The three managers of Akre Focus Retail Class (AKRE) liken their investment process to a “thre...
Income Looks Attractive
10/01/2008 1:00 pm EST
Neil George recommends several closed-end funds to weather these volatile times.
The best place to start building your portfolio continues to be our favorite collection of closed-end bond funds, including AllianceBernstein Global High Income (NYSE: AWF), BlackRock Income Opportunity (NYSE: BNA), (NYSE: RCS), PIMCO Strategic Global GovernmentTempleton Emerging Markets Income (NYSE: TEI), and Western Asset Emerging Markets Floating Rate (NYSE: EFL).
The funds hold government bonds issued by the US as well as other governments around the world. The US government continues to pile on debt, and other governments are diversifying their reserve holdings to include more than just US Treasuries.
The funds also hold high-quality corporate bonds issued by US and global corporations. The mix includes fixed- and floating-rate bonds, meaning we get the base and security of the locked-in fixed yields as well as the inflation-protection of bonds that reset their interest or yield rates based on various indexes. The higher the rates, the higher the interest you’re paid.
Granted, the ratings agencies—Moody’s, Standard & Poor’s, and Fitch—have lost a lot of their credibility based on their participation with pooled debt such as collateralized debt obligations, the focal point of the crisis afflicting global financial markets. But they’re still relevant when it comes to governments and many large-scale corporations.
The net asset value (NAV) for each of our closed-end funds is reported on an ongoing basis, weekly, monthly or quarterly. And it’s a simple process to estimate NAV on a daily basis: taking the portfolio holdings and run prices for them in the real market.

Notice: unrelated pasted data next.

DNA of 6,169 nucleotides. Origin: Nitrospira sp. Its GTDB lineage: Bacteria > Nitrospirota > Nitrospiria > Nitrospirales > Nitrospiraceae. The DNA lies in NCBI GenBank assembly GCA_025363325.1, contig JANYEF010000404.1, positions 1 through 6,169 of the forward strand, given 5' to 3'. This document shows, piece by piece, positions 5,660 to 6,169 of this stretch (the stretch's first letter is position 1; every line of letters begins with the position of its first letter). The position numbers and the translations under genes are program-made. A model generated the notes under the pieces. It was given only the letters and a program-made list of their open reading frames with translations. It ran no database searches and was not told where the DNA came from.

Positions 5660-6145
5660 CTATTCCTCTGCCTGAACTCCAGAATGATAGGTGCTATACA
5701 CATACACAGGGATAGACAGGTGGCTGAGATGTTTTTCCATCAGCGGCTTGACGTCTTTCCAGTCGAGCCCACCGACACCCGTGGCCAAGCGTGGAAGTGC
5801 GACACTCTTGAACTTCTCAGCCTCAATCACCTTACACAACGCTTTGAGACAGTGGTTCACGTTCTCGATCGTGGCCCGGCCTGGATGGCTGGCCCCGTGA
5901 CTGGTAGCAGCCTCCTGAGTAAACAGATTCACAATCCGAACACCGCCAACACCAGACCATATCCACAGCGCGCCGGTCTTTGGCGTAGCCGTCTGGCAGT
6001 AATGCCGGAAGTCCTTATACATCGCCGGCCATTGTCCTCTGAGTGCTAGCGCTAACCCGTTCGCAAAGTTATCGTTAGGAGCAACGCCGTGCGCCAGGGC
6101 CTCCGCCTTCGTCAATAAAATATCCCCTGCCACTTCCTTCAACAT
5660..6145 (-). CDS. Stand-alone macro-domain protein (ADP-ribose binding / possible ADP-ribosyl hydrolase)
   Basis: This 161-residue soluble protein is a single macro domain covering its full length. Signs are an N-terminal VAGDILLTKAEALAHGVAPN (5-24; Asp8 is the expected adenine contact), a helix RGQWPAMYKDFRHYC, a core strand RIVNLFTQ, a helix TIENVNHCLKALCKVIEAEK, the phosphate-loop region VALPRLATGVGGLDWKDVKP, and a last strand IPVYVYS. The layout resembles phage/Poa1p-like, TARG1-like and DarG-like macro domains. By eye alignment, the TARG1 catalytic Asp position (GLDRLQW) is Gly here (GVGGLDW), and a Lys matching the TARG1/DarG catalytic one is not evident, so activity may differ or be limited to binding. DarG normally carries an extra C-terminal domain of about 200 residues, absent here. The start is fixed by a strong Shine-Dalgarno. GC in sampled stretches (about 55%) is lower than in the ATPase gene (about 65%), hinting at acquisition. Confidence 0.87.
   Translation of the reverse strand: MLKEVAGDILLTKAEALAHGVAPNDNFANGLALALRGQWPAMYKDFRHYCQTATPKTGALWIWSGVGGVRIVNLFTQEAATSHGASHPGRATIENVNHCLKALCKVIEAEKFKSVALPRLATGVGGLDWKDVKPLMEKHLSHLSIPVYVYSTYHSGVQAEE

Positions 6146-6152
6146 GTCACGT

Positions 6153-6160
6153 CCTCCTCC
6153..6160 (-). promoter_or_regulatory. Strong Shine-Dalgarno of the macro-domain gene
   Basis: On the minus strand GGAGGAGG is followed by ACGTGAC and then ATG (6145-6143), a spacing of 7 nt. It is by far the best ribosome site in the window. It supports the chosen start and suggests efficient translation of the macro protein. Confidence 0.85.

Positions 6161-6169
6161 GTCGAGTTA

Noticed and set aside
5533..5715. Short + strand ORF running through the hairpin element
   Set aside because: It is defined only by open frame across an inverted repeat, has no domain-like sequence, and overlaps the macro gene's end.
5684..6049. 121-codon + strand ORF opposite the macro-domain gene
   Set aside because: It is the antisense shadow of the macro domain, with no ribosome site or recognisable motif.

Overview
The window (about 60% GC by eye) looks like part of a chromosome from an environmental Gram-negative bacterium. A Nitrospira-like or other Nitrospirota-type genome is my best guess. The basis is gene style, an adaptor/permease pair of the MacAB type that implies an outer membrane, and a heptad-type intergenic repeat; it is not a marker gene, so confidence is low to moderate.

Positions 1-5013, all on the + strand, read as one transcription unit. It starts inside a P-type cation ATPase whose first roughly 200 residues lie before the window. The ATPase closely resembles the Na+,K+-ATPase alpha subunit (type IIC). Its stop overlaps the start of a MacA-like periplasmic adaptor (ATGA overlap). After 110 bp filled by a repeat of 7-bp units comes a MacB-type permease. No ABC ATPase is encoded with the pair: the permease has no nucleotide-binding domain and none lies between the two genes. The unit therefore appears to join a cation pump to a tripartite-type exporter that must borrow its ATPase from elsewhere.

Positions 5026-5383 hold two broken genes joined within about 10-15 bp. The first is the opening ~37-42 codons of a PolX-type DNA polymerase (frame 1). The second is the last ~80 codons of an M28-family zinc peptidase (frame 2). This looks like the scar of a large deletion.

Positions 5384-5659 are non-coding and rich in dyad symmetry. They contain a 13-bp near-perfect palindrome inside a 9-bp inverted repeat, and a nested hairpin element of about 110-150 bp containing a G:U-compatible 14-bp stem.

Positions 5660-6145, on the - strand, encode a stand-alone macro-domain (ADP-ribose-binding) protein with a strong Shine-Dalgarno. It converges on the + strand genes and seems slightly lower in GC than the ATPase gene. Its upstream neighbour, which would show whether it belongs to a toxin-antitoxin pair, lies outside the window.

The real question is whether the funds are being priced by the stock market at a premium or discount to NAV. Ideally, you’d want to buy more of the funds trading at a discount, less of the funds trading at a premium.
But don’t shun a fund just because it trades at a premium. NAVs are estimates and tend to trail underlying asset values. The funds disclose holdings on a trailing basis, and NAVs catch up afterward, until the next filing.
In bullish markets, prices tend to head higher, so that real NAVs for these funds tend to be understated. And some holdings aren’t as easy to price in real time, including some of the synthetic investments used to streamline investments to reduce cost to us while boosting returns.
One example is PIMCO Strategic Global Government which holds individual bonds but also has a series of derived security investments to gain the benefits of some government bonds without having to deal directly—often at higher transaction costs. Its NAV can be understated depending on the exact timing of the posting of the holdings and their stated values.
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